Contents

RE.6 Neptune and Thetis

RE.6 Boyvin?, Neptune and Thetis

Neptune and Thetis, with a Figured Marine Scene in a Panel Above

Engraving by René Boyvin?, 22.8 x 15 S (New York).

Fig.RE.6 (New York)

Robert-Dumesnil, VIII, 1850, 31-32, 27, as Boyvin after Rosso.  Le Blanc, 1854-1888/90, I, 506, 18, as Boyvin after Rosso.  Destailleur, 1895, 277, no. 1149.  Linzeler, 1932, 171, as Boyvin.  Levron, 1941, 74, 176, as shop of Boyvin after Rosso.

COLLECTIONS: Amsterdam (De Jong and de Groot, 1988, 283, 628, as Boyvin or Milan, after Rosso). New York, 32.92.27(6).  Paris, Ed 3, in-folio, and Supp.n.rel.

LITERATURE:

Renouvier, II, 1854, 191, reported Mariette’s attribution of this composition to Cellini.

Destailleur, 1895, 277, no. 1149 (New York impression), as Boyvin after Rosso.

Kusenberg, 1931, 161, as Boyvin after Rosso.

Thirion, 1971, 46, n. 91, as Boyvin probably after Rosso.

Zerner, in EdF, 1972, 322, no. 433, ill. 334 (Paris, Ed 3), as anonymous, perhaps by Boyvin rather than Milan, and as after Thiry.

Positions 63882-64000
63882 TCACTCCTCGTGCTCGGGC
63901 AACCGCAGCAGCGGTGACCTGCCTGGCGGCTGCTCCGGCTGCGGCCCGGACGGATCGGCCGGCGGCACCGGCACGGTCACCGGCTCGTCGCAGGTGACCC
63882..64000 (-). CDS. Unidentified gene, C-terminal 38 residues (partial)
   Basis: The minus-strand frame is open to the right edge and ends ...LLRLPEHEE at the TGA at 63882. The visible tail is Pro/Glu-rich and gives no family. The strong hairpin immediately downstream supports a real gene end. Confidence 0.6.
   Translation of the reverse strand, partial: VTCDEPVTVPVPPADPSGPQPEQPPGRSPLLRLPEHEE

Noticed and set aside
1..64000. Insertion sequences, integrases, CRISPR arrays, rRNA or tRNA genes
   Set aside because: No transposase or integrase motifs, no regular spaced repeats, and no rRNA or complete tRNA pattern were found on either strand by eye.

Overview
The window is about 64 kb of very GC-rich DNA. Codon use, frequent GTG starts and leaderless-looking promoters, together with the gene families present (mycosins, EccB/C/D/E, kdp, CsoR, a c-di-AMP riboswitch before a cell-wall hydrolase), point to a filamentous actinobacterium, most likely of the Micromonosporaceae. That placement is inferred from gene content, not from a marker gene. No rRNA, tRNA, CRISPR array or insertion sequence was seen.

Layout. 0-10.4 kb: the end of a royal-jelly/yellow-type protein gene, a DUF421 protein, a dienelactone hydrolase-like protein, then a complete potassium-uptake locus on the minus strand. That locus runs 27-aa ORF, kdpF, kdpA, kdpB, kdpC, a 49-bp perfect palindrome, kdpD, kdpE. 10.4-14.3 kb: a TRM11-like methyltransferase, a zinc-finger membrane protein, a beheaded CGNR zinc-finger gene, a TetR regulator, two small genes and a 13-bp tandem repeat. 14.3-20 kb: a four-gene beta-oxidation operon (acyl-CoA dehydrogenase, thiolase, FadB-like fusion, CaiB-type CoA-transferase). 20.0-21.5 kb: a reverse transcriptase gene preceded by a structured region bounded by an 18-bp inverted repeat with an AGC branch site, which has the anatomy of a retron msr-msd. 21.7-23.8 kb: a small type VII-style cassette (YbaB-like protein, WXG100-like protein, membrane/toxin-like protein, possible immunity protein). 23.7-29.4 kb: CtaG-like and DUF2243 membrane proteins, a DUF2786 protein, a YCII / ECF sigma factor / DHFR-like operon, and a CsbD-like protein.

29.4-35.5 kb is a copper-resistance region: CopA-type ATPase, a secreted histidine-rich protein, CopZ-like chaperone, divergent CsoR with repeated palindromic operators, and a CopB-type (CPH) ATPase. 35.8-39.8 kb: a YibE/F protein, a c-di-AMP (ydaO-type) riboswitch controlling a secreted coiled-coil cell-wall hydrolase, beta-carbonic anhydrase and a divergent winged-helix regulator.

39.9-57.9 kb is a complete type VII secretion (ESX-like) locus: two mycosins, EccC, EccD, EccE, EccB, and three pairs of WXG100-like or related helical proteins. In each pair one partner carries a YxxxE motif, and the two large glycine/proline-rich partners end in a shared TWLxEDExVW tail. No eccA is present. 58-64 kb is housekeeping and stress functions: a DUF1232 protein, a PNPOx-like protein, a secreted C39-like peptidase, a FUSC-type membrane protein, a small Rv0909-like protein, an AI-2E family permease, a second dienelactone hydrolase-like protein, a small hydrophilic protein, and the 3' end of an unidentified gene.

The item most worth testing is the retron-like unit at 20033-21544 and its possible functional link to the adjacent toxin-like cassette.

K. Wilson-Chevalier, in Fontainebleau, 1985, 115-116, no. 63, Fig. (Paris, Ed 3), as by Boyvin or Milan after Thiry.

Fuhring, 1989, 333, the design convincingly given to Thiry by Zerner.

Brugerolles and Guillet, 1994, 104, Fig. (Paris), as Anonymous after Thiry.

 

According to Robert-Dumesnil (VIII, 1850, 32, n. 1), Mariette stated that if the design of this print is not by Rosso, it is by Cellini.  The traditional attribution of the design to Rosso was not mentioned by Linzeler and is stated as probable by Thirion.  Zerner’s attribution of it to Thiry, accepted by Wilson-Chevalier, is very likely given the close correspondence of its style to that of his designs of the Story of Jason engraved by Boyvin (RE.15; Fig.RE.15, 26), and of his designs of the Panels of Ornament with Pagan Divinities, which have been attributed to Boyvin as the engraver (RE.14; Fig.RE.14, 1).  Both of these sets are inscribed with Thiry’s name, which in a later state was replaced with Rosso’s.  The anecdotal naturalism and somewhat woeful humor of the Neptune and Thetis are not characteristic of Rosso but are typical of Thiry’s transformations of Rosso’s art.